The location of attractions is intended only as a guide. Distances are 'as the crow flies'.
A peaceful, traditional inn opposite Sterts open-air amphitheatre on the edge of Bodmin Moor. Children are catered for.
With a gorgeous wooded valley on one side and wide, rolling ocean on the other, Seaton Beach at the foot of the Hessenford valley is a unspoiled gem. The River Seaton runs across the sand and pebble beach, making a great play area for children and those wanting to paddle through shallower water. At low tide, numerous rock pools are revealed at either end of the beach and a large foreshore is revealed, idyllic walking territory for you and your dog. A cafe, shop and toilets are available and there is disabled access.
Popular family beach with a cafe and a car park. A stream running through the beach gave our kids hours of fun building dams.
A collection of three woods, Broad, Colquite and Trevovis. Premissive and public paths run through the woodland which is run by community groups and volunteers. You'll find wildlife, ancient forest, mature oaks and river with cascading pools.
High on Bodmin Moor, St Cleer is set amid some of Cornwall’s most dramatic countryside. Step onto the moor itself and the views in every direction, across bracken and gorse clad hills with the ruins of old mining wheal houses dotted about, are glorious. Walking here you’ll share the landscape with wild ponies and a teeming population of moorland birds but it is the overwhelming sense of peace that brings ramblers back again and again.
Take the opportunity of staying in this area to explore Bodmin Moor - a bleak wilderness quite unlike the traditional expectation of landscape in the West Country. The moor has many stone circles and standing stones, of which The Hurlers and The Cheesewring are two of the best known. From Minions, the highest village in Cornwall, just outside Liskeard, it is just a short distance to The Hurlers, three Bronze Age stone circles dating back to around 1500 BC. From here it is about a mile across the moor to The Cheesewring. So called because of its shape, The Cheesewring is a towering stack of a rock formation created by glaciation and weathering over thousands of years. A climb to the top provides breathtaking views into Devon in one direction and far into Cornwall in the other. As a reward, treat yourself to a cream tea back at The Hurlers Halt in Minions, known as the highest cafe in Cornwall.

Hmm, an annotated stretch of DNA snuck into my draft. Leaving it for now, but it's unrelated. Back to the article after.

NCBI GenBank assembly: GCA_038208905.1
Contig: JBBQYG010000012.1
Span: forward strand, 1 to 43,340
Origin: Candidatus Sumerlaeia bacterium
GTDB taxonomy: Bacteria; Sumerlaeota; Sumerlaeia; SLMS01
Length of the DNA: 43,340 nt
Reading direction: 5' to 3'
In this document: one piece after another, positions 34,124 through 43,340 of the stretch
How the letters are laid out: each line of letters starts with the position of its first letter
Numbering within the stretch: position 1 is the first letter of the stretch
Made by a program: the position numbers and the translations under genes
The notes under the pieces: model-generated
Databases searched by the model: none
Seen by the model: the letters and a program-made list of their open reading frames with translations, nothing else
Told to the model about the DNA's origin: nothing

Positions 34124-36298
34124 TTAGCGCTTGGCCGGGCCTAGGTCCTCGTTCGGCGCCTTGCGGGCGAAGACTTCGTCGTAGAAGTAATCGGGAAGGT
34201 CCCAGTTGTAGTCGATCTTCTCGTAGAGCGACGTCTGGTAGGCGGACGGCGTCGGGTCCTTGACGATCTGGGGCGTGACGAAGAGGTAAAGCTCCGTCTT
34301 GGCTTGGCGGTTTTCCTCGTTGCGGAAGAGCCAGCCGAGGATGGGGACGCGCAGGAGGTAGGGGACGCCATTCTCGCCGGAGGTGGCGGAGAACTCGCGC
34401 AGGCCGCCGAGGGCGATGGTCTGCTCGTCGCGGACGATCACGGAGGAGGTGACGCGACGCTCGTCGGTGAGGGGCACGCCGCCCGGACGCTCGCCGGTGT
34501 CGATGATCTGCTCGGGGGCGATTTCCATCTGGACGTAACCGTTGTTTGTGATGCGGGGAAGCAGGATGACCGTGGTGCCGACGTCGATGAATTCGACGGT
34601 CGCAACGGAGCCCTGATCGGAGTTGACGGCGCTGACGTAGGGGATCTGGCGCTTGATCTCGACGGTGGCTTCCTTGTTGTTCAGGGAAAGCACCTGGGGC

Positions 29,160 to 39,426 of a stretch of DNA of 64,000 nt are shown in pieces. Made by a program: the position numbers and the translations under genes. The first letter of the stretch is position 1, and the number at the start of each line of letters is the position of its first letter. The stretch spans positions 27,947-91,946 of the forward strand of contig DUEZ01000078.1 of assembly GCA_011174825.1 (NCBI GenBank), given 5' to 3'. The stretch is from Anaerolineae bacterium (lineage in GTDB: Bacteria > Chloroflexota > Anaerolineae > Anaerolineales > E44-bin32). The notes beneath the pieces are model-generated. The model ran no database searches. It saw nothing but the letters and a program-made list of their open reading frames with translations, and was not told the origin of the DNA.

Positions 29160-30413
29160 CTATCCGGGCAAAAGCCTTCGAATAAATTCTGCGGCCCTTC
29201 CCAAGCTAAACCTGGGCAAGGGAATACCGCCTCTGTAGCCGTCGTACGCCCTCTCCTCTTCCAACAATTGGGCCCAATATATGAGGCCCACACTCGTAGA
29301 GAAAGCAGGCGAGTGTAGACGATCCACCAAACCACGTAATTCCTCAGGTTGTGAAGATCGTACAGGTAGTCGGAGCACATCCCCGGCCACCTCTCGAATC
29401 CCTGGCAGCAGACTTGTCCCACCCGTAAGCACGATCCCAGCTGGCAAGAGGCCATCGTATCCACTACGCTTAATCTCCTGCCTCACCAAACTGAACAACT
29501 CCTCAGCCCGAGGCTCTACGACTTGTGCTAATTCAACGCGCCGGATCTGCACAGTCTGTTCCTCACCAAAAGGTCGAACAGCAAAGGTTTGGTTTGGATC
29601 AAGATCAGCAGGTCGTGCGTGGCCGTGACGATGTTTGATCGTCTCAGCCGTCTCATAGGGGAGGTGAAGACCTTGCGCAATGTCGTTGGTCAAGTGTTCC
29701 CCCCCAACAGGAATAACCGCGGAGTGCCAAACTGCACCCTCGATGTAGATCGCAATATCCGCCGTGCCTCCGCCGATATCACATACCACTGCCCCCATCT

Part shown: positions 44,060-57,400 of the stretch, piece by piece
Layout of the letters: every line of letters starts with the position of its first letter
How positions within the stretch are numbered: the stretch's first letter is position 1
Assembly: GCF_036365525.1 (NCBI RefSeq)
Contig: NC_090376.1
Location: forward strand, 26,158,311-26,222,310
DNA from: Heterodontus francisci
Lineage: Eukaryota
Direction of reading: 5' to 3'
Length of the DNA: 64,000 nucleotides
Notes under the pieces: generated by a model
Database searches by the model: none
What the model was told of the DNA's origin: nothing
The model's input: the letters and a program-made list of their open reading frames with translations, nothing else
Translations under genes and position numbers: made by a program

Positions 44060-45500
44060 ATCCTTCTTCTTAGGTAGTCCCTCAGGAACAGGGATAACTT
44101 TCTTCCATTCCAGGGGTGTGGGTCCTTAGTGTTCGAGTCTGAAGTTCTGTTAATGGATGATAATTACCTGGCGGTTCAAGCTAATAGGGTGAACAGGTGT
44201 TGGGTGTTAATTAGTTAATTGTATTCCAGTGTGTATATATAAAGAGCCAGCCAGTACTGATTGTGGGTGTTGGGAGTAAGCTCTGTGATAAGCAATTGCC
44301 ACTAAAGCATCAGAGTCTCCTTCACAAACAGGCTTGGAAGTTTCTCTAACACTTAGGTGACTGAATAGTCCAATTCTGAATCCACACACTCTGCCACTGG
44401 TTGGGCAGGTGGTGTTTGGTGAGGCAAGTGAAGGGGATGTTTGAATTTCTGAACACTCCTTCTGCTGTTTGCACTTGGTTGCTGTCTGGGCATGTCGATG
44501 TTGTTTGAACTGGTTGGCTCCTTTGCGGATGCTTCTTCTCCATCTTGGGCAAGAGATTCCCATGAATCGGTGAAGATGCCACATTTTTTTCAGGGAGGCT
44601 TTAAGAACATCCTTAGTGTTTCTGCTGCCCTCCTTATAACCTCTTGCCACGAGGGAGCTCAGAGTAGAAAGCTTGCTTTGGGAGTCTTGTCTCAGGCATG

A WOW of a walk!
This is a real WOW of a walk! The views are amazing and although it is partly industrial landscape it is still stunning. It is an easy walk round The Hurlers up to The Cheesewring although a bit rocky and steep close to The Cheesewring but still manageable. The nearby village of Minions is quaint and boasts a pub, shop and tearoom.
The walking countryside here is outstanding on a clear day - you can see for miles and miles. The Cheesewring stack itself is a fairly easy climb that is well worth it just to stand on top and admire the countryside mapped out below you.
The Cheesewring looks like it has been stacked up by a passing Giant. Great for picnics, with panoramic views on a good day.
There is something magic about the wide open expanse of Bodmin Moor. Climbing up to the top of the Cheesewring, seeing the moors laid out below you, with views stretching into Devon and Cornwall provides a great sense of space, and certainly blows the cob webs away.
As well as spectacular views on a clear day the Hurlers cast a magical spell on those visiting them. The Cheesewring is well worth the walk and again a spectacular structure of granite.
Music and plays in an outdoor theatre.
Open air theatre.
Take a cushion and a warm coat. Some of the productions are excellent, particularly the local musical (a different one each year). There is a good little restaurant or bring your own picnic to eat in the grounds beforehand.
Odd to find this covered outdoor theatre on the edge of Bodmin Moor. Mostlly amateur productions, but the musicals can be of a very high standard. Take a cushion and a warm coat.
A traditional pub set in the picturesque hamlet of Treburley. Choose from a variety of menus including A la Carte, taster, pub classics and bar snacks. A kids menu is also available with food sourced from local producers.